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RE Q&A: Fixer-Upper? Home Renovation Tips

Most buyers or current owners considering a remodel don’t know how to do the work or who to trust with the task. To start, check licenses, credentials and public records.

FORT LAUDERDALE, Fla. – Question: We need a larger house for our growing family. Considering the price of houses lately, we decided to remodel and add a room rather than purchase something larger.

However, I am growing concerned about the process after speaking to friends. What should we look out for? – Danielle

Answer: Renovations are complicated, with many moving pieces where something can go wrong.

Your first task is to find the right professionals to work with. While many contractors and architects are talented professionals, not all are, so do your best to research them. Ask for references, and then call and speak with them. Check their licenses, credentials, and public records to see if there have been any problems.

Once you get past that hurdle, interview them. You will create a relationship with them and need to know you can get along with them. Some personalities do not mesh well, and even when you have the best people working on your home, things might not go well if you cannot effectively communicate with them.

Make sure you know what you want. Your plans should be detailed and specific to ensure everyone involved in the project is on the same page. Carefully review the contracts to match your needs with the specific materials you want used. Make sure there is a clear timeline with penalties for unexcused missed deadlines. You should clearly understand what is expected from everyone involved, including yourself.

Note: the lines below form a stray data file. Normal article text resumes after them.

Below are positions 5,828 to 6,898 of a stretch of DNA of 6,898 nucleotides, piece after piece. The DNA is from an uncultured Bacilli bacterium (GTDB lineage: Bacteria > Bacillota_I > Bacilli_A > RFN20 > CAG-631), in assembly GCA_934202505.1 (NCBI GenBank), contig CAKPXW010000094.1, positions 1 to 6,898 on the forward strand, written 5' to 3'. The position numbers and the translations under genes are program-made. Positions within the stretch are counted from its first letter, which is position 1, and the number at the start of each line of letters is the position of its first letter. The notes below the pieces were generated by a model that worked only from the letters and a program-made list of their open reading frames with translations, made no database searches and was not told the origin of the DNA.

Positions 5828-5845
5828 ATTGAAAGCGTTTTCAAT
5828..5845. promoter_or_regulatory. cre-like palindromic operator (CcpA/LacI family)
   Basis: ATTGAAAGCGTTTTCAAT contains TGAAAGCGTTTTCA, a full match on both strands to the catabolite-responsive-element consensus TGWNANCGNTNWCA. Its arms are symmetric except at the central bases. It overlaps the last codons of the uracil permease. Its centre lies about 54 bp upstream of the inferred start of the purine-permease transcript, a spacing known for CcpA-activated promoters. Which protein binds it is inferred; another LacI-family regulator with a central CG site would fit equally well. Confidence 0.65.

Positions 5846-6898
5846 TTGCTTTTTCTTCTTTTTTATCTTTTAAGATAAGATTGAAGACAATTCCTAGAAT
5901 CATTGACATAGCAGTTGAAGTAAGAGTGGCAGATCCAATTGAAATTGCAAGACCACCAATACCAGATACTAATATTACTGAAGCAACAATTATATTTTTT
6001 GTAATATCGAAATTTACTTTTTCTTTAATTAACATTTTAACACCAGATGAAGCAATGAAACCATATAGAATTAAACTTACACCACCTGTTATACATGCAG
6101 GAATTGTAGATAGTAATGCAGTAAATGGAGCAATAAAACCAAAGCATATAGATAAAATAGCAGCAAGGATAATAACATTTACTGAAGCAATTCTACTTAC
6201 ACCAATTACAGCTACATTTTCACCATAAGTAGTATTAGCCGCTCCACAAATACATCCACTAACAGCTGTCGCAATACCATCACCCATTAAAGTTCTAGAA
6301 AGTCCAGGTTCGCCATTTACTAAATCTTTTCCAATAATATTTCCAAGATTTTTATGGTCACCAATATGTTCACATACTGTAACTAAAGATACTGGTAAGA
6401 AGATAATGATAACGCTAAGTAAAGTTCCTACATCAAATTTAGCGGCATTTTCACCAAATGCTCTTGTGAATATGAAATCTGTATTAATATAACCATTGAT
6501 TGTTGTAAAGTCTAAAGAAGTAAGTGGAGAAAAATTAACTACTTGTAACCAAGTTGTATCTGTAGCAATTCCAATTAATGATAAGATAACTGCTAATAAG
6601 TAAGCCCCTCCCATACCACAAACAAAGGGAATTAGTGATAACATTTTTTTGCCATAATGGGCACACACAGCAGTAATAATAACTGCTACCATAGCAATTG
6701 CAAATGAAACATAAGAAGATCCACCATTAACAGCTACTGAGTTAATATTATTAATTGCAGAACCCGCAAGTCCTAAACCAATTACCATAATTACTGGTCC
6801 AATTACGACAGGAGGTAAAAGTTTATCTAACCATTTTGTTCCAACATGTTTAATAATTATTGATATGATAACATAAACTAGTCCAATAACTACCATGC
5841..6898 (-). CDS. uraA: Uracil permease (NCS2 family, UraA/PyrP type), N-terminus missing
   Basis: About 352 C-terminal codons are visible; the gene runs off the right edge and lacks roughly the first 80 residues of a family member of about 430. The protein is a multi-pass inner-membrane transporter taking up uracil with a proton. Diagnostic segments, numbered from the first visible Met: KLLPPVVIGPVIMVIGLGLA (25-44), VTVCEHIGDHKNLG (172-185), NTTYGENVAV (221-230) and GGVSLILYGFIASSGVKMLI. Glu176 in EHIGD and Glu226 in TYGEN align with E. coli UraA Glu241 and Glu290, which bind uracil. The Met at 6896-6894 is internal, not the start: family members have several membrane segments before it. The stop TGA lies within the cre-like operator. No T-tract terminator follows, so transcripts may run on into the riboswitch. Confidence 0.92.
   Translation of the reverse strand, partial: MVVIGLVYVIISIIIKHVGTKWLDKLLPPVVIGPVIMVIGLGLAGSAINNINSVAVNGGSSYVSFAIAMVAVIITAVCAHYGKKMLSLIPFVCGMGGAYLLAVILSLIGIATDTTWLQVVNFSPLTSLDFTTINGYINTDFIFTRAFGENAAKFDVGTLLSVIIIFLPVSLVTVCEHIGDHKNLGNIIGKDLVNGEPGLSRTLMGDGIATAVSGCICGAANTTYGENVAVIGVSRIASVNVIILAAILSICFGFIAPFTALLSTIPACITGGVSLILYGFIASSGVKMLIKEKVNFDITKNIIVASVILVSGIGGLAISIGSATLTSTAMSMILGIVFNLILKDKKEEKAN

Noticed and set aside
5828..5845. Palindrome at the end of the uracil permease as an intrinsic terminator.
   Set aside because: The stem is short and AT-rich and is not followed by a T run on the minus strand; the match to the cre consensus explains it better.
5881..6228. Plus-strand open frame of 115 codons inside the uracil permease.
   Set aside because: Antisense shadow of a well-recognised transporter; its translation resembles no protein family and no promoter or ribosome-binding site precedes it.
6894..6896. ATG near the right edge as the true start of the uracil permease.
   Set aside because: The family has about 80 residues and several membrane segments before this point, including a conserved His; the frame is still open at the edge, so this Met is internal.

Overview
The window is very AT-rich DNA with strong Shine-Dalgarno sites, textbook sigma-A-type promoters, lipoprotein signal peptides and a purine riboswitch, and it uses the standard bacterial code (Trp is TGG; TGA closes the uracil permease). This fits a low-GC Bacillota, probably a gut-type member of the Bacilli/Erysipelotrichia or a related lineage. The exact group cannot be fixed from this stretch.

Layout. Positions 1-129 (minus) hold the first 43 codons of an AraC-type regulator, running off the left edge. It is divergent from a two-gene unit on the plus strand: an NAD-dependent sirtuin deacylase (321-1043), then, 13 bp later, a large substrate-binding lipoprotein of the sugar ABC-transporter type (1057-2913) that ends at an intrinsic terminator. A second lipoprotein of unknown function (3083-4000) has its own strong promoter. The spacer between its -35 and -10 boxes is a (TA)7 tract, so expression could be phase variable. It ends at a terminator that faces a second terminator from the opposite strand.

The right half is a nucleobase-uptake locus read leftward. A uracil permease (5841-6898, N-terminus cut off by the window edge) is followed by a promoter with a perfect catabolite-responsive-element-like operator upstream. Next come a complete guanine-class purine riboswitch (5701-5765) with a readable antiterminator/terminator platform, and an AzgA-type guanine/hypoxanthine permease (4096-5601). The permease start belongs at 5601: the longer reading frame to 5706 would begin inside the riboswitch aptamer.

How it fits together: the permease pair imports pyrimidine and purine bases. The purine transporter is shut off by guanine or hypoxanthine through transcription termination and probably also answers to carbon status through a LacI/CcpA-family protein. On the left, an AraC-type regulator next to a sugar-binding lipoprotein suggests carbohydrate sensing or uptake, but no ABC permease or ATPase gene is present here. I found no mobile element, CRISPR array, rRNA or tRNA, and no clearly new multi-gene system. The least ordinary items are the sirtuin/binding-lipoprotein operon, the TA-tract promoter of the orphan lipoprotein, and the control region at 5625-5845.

You should find out who the subcontractors are working on the project. Although the general contractor picks them, you are responsible for ensuring they get paid. Most people do not realize that an unpaid supplier or subcontractor can lien their property if the general contractor does not pay them with the funds you already paid.

When your job is done, get it inspected, and do not make the final payment until everything is completed as agreed. Ensure that municipal inspections have been completed and the permits are closed. If you are detailed, pay attention, and ensure everyone does what they agreed to, you can significantly increase the chance that your renovation will turn out well.

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